The parade is alcohol-free, but you won't have any trouble finding a pub filled with jubilant, green-clad patrons. The Original Pinkie Masters has been a Savannah institution since 1953. A quirky, cash-only dive bar whose clientele has included local politicians and former President Jimmy Carter, its walls are covered in memorabilia acquired throughout the years.
For a more elevated experience, head to Elizabeth on 37th for dinner. Housed in a 1900s mansion, the Southern fine-dining restaurant features a seasonal menu filled with fresh-caught seafood and local produce. Reservations are recommended.
Nearby Tybee Island is a quieter alternative to Savannah.
Beachview Bed & Breakfast encompasses the Tybee Island's easygoing nature but is dressed up with Egyptian percale sheets and unique, elegant rooms. It is a short walk from the beach and the 110-year-old building has large, inviting wraparound porches for guests to properly enjoy a Southern farm-table breakfast in the morning, or a glass of wine in the evening.
Iceland has become a much more affordable destination in recent years.
March falls within off-peak season, making travel even more of a bargain. With low-cost carriers such as the Reykjavik-based WOW air, offering up incredible airfare deals, it seems like there's never been a better time to visit the Nordic island.
While pretty magical year-round, the land of fire and ice is even more so during prime aurora borealis-viewing season. This typically extends from October through March. Your best chances of spotting the northern lights are on cold, clear, dark nights from 8 p.m. to 2 a.m., about five days before a new moon.
March marks the beginning of spring in most of the Northern Hemisphere. And though Iceland starts to enjoy longer days and rising temperatures, highs are normally around 38 F (3 C), so moisture-resistant, warm winter attire is still imperative.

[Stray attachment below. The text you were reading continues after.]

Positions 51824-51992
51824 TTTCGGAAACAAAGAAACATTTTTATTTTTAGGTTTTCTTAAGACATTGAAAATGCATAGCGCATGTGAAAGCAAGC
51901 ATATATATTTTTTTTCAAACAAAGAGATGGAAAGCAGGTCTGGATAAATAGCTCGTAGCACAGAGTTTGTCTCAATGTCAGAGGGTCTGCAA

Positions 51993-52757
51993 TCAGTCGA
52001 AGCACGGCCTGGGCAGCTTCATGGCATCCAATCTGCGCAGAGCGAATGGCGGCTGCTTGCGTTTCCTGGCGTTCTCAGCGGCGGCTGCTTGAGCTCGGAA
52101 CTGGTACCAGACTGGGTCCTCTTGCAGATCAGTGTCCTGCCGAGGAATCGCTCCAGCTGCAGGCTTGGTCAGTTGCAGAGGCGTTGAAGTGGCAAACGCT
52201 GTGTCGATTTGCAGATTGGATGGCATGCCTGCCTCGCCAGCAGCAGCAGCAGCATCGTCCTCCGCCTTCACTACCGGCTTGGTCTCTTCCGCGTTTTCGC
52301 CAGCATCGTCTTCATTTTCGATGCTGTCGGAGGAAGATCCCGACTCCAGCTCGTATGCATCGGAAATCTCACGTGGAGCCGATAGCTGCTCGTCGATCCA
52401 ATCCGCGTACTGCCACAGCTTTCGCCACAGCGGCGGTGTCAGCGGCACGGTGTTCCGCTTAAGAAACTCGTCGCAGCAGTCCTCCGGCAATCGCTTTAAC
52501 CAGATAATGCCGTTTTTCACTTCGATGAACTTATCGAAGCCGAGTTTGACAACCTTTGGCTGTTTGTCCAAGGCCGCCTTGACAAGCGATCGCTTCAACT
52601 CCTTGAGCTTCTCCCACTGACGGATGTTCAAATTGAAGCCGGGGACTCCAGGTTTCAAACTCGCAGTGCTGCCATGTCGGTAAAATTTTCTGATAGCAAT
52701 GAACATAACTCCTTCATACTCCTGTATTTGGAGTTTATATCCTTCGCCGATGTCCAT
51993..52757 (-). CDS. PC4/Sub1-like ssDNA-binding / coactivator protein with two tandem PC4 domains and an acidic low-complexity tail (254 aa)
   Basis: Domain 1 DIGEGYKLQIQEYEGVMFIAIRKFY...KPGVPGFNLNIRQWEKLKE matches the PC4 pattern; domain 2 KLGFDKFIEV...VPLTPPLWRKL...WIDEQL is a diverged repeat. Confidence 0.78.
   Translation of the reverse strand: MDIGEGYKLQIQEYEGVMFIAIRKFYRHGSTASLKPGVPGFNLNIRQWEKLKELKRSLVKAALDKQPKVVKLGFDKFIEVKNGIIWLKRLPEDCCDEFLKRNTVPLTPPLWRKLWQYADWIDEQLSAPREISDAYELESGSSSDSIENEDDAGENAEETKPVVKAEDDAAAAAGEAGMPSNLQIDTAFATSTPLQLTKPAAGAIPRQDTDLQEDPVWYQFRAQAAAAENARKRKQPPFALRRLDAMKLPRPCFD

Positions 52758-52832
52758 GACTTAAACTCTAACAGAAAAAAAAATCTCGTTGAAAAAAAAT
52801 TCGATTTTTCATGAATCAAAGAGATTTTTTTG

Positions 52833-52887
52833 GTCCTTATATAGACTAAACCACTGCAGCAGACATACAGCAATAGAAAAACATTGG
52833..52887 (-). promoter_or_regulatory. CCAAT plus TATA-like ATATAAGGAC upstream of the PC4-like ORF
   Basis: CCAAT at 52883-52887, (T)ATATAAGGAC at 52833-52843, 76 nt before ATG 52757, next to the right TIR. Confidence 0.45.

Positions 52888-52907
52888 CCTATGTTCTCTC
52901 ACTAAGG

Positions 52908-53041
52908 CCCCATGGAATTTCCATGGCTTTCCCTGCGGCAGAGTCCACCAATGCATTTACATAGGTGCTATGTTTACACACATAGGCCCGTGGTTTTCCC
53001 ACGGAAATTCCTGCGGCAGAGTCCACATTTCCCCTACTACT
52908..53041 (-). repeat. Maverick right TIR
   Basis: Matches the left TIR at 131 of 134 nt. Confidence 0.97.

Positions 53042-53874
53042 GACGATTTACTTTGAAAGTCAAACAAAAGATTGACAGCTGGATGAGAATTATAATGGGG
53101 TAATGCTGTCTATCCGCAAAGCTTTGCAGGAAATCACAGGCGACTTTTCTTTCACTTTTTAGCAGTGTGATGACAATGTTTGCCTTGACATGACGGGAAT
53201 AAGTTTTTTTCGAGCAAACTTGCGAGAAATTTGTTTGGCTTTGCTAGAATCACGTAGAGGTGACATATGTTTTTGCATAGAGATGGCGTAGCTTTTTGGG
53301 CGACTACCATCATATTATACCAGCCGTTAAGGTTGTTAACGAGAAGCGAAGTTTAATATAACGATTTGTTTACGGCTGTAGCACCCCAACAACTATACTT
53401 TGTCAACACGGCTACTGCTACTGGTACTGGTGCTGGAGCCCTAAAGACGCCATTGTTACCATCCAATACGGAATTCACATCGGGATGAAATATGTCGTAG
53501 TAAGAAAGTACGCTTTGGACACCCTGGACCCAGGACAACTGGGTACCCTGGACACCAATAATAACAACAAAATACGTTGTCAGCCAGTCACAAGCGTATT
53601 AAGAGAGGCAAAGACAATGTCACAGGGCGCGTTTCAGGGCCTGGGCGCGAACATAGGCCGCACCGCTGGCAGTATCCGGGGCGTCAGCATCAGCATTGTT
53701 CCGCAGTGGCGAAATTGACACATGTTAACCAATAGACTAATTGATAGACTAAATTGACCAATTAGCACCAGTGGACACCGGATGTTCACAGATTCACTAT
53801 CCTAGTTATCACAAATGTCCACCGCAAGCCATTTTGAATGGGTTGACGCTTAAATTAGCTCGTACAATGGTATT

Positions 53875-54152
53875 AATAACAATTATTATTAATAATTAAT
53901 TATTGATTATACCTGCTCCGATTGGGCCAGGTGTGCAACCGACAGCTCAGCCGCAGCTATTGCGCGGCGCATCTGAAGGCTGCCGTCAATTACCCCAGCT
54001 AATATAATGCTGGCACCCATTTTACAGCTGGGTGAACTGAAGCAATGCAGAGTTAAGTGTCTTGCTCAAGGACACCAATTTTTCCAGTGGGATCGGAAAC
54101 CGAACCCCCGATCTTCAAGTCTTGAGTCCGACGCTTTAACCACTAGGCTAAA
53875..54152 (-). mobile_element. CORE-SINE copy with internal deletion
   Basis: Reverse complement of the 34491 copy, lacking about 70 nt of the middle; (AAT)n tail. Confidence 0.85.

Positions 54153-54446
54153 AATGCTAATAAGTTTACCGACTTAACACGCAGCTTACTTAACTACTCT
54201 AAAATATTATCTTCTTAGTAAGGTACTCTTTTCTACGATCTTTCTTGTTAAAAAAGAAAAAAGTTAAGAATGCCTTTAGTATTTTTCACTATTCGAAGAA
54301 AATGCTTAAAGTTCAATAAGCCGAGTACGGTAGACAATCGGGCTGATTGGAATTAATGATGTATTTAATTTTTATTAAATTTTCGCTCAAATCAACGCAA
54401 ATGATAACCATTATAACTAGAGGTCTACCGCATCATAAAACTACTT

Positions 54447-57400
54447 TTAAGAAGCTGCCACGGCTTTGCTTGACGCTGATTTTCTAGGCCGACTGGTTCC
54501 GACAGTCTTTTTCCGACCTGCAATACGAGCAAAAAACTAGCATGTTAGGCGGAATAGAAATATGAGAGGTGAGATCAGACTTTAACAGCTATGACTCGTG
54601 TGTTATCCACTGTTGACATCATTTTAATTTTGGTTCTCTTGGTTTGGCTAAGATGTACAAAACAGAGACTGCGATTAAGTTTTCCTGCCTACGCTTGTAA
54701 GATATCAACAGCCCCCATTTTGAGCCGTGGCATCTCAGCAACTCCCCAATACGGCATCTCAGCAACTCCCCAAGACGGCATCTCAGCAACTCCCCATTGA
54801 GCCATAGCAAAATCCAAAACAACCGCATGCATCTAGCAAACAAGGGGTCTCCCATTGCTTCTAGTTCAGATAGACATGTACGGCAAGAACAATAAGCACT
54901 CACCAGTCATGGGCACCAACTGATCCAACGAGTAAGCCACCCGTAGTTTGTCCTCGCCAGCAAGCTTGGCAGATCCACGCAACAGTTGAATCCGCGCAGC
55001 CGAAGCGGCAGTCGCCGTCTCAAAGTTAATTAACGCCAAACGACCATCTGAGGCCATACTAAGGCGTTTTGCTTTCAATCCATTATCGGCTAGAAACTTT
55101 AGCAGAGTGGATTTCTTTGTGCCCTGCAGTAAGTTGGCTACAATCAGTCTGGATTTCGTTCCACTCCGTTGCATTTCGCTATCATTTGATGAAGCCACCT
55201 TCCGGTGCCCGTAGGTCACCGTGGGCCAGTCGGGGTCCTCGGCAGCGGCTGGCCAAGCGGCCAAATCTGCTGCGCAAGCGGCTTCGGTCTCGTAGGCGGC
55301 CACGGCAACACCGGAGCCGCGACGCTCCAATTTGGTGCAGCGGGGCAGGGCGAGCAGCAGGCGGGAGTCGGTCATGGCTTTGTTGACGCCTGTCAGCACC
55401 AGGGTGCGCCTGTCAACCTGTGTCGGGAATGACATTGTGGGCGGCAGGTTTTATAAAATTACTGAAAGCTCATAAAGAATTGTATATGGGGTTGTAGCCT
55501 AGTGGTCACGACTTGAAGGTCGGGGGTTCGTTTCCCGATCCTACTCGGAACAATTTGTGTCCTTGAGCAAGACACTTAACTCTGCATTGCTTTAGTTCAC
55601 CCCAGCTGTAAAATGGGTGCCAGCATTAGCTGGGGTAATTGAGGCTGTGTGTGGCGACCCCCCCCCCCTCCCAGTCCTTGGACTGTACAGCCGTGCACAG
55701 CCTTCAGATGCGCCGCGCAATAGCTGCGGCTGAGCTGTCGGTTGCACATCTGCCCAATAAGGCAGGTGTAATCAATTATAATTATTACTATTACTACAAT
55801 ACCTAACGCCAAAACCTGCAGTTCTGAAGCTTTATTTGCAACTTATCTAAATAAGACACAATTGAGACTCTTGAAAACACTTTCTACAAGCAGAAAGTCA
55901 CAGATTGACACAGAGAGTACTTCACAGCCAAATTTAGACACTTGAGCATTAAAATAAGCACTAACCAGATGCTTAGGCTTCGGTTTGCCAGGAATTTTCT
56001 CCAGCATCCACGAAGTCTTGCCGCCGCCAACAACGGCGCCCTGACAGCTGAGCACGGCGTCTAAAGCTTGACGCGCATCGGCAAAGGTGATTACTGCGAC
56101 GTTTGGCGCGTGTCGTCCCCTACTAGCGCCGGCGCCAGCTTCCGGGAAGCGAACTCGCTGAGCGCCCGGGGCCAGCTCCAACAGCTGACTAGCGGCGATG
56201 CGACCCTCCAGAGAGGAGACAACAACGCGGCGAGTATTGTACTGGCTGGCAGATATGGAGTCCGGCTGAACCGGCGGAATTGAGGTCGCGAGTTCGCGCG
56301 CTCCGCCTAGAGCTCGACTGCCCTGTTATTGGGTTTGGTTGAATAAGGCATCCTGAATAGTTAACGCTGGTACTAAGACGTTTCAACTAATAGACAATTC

Reykjavik, Iceland's capital and most populous city, might not seem like the best place to see the aurora borealis, but if you are in the city and without a vehicle, there are still some spots to escape light pollution and (hopefully) catch a glimpse of the light show. The Grotta Lighthouse, Hljomskalagardur Park and the Perlan building might just be dark enough.
Reykjavik Excursions provides a variety of northern lights, national park and nature tour options with buses departing often from downtown Reykjavik.
If you'd like to explore more independently, rent a car and do the Golden Circle tour. The 186-mile (300 kilometer) road includes waterfalls, geysers, lagoons and historic sites. This is a well-traveled loop and it can get quite busy, but crowds thankfully thin out a bit this time of year.
Ready to relax? The Blue Lagoon geothermal spa is in a lava field in southwestern Iceland. The warm, mineral-rich waters are not only restorative/healing/calming, but can help people with skin diseases such as psoriasis. Even though it's low season, the spa is one of Iceland's most popular attractions (and for good reason), so it's smart to book early.
West Iceland's Mount Kirkjufell is one of the most iconic mountains in the world and the most photographed in Iceland. "Game of Thrones" fans might recognize the arrowhead-shaped mountain from several episodes shot near the fictional Wall.